Since its opening in 1983, the TFAM, as Taiwan’s de facto national art museum, has been a highly political and politicised institution. In the 1990s, when the pro-independence Democratic Progressive Party (DPP) won the seat of power in the municipal government, issues concerning Taiwan’s national self-determination were at the foreground of political and cultural debate. The TFAM played a critical role in the legitimization and advancement of this identity discourse and the TFAM Director, Chang Chen-yu (張振宇), who was directly appointed by the DPP, was a renowned advocate of Taiwan independence. During his short tenure, lasting a mere nine months (September 1995-June 1996), Chang initiated the landmark exhibition Quest for Identity (台灣藝術主體), which was the first curated Taipei Biennial of art held in 1996 and which marked a critical turning point in Taiwan’s identity discourse. In this exhibition, which featured works exclusively by artists from Taiwan, the visual image was mobilized in ways that helped to communicate and legitimize Taiwan’s search for identity which, as the title suggests, was the central curatorial rationale underpinning this exhibition.
It is remarkable to think that, only a decade ago, Taiwan was internationally known as one of Asia’s “Four Little Dragons.” It was the home of the “Economic Miracle” and the producer of the world-famous brand “Made in Taiwan” and its contemporary art market was flourishing. Around the time of the Tiananmen crackdown in Beijing in 1989, when many mainland Chinese artists went overseas including Cai Guo-Qiang, Gu Wenda (谷文達), Huang Yong-ping (黄永砯) and Xu Bing (徐冰), across the Straits in Taiwan artists Wu Mali (吳瑪悧), Mei Ding-Yen (梅丁衍) and Lien Teh-Cheng (連德誠) amongst others were returning home from their studies abroad to take advantage of the new political and cultural freedoms afforded to them after the lifting of martial law in 1987. After experiencing decades of political and cultural repression when Taiwan was defined as part of “Cultural China,” many local artists, including Yang Mao-Lin (楊茂林), Wu Tien-Chang (吳天章), Huang Jin-He (黃進河), Mei Ding-Yen, Wu Mali and Yao Jui-Chung (姚瑞中) turned their attention to the re-discovery and re-definition of Taiwan’s identity. This sense of Taiwanese or “native consciousness” became more pronounced when Taiwanese visited the mainland, many for the first time, after travel restrictions were lifted following the termination of martial law. After his first visit to the mainland in 1996, artist Yao Jui-Chung recalls “it was like I was a tourist,” despite the fact his father, a KMT soldier, came from China. He says, “I travelled everywhere [in China], but I never touched the ground.”16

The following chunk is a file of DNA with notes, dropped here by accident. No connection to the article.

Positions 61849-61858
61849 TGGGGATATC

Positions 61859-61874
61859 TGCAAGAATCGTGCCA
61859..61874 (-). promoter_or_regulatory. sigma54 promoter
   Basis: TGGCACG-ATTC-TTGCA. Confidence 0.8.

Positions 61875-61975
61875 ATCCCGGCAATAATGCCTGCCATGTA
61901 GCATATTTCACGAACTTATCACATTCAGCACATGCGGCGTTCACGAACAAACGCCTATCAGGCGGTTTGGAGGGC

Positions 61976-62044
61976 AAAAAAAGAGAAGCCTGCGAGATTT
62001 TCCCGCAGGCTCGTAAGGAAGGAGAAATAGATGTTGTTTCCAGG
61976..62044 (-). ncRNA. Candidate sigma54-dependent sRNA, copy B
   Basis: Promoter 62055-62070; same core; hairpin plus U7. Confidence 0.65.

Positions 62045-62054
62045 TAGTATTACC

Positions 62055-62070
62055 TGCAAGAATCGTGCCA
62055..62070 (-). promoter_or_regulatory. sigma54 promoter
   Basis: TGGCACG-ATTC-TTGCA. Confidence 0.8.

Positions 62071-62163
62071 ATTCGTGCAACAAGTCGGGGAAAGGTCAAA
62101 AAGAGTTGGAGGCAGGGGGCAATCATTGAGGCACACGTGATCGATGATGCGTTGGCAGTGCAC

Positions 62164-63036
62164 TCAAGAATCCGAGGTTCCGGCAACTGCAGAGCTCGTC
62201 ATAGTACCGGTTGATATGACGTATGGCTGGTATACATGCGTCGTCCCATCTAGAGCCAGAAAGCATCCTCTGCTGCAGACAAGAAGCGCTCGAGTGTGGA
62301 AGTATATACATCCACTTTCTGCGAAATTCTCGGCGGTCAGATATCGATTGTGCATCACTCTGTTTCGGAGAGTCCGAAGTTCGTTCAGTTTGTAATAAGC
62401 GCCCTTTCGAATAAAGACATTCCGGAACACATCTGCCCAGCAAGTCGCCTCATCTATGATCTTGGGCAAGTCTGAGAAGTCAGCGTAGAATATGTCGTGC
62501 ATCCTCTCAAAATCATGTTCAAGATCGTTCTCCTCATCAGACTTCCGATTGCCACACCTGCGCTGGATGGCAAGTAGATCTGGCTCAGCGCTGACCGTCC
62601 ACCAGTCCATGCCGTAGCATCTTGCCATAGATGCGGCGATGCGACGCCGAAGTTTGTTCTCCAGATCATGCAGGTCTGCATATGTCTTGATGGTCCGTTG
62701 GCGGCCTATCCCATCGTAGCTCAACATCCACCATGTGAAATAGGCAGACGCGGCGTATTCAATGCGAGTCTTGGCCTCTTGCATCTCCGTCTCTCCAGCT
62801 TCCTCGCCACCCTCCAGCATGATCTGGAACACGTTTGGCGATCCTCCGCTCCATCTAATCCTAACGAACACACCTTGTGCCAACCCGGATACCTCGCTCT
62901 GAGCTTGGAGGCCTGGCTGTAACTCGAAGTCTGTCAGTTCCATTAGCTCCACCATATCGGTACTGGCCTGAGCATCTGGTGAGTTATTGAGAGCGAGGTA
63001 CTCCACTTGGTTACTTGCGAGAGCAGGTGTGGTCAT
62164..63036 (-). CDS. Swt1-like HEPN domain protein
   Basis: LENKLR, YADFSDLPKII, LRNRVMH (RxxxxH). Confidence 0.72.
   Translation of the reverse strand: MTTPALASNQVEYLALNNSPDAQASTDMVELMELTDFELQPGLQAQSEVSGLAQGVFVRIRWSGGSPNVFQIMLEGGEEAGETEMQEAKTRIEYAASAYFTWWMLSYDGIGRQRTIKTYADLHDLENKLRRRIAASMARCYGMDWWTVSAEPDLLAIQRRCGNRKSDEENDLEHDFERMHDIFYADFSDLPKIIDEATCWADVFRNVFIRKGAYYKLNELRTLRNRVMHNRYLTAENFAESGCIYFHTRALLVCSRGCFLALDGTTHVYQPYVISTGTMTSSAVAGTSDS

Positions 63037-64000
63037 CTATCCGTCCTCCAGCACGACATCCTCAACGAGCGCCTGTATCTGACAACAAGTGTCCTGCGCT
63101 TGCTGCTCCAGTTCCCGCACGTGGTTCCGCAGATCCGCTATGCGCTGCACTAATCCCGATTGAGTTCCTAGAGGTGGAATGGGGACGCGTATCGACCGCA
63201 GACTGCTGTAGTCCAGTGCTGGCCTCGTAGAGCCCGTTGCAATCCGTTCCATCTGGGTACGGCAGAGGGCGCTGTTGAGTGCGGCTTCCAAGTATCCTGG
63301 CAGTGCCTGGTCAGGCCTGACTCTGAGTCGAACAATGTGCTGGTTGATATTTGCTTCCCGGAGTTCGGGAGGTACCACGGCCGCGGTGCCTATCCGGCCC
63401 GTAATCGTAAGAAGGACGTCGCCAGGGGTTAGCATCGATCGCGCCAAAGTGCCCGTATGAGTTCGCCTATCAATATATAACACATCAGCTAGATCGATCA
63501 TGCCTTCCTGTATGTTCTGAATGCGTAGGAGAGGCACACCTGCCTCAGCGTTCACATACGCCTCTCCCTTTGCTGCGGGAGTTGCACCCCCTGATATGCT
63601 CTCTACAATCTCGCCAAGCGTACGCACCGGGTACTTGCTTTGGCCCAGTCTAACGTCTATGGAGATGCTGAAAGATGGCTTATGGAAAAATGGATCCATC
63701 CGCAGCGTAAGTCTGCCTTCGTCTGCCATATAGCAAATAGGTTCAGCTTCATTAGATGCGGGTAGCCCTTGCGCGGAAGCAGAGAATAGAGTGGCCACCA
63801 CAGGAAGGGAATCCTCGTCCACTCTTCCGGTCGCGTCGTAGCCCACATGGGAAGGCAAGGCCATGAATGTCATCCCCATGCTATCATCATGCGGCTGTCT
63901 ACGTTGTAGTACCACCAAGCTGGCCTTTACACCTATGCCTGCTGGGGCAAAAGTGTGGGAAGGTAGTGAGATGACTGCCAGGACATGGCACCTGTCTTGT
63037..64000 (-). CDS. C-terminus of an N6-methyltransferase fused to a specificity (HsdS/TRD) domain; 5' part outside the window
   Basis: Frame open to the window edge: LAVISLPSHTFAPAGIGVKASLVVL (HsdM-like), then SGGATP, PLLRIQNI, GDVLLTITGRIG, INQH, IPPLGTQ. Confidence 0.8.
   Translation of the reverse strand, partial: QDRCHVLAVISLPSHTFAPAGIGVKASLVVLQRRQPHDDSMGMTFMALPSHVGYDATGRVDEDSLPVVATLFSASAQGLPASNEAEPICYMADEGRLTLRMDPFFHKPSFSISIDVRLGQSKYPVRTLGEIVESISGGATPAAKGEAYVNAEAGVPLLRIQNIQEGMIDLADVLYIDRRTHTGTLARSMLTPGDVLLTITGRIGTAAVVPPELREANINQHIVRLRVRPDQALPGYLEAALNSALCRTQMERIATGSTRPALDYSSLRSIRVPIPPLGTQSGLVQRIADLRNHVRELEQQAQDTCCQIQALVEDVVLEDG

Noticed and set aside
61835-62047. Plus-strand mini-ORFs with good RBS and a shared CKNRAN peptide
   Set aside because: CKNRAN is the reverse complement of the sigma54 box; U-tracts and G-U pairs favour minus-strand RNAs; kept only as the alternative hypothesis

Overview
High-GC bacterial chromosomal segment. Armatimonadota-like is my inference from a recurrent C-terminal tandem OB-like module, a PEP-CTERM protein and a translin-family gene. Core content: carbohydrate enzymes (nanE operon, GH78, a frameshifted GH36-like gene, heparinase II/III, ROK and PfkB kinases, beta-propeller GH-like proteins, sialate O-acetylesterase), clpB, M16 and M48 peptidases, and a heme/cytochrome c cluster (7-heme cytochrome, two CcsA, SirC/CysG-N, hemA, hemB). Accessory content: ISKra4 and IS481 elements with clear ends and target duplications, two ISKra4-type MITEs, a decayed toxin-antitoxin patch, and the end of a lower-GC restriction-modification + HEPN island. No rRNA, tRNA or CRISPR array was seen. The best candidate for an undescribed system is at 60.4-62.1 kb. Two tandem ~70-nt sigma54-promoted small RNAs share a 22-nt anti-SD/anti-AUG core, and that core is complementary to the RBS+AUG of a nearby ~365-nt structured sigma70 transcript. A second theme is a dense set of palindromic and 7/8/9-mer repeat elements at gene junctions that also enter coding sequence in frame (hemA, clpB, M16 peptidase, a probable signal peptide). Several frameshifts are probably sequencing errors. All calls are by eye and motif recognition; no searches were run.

During the 1990s, this small island, located on the geopolitical periphery of China, was embraced by the West as a bastion of capitalism, democracy and cultural freedom. For many Westerners, Taiwan was a gateway to China, and during this period exposure of contemporary art from Taiwan internationally increased dramatically. In Australia alone, contemporary art from Taiwan exclusively featured in exhibitions including Art Taiwan (1995) and Face to Face: Contemporary Art from Taiwan (1999);17 and for the first time in 1996 artists from Taiwan featured in the Asia Pacific Triennial (APT), albeit under the name “Taipei” in that exhibition. At the Venice Biennale in 1995 Taiwan had its inaugural representation, and it was controversially granted its own national pavilion, which it subsequently relinquished in 2001 after objections were made by the Chinese government on the basis of its "One China" policy. “To title is to entitle”18 and the politics of Taiwan’s national representation and naming continues to be a bone of contention between Taiwan and China.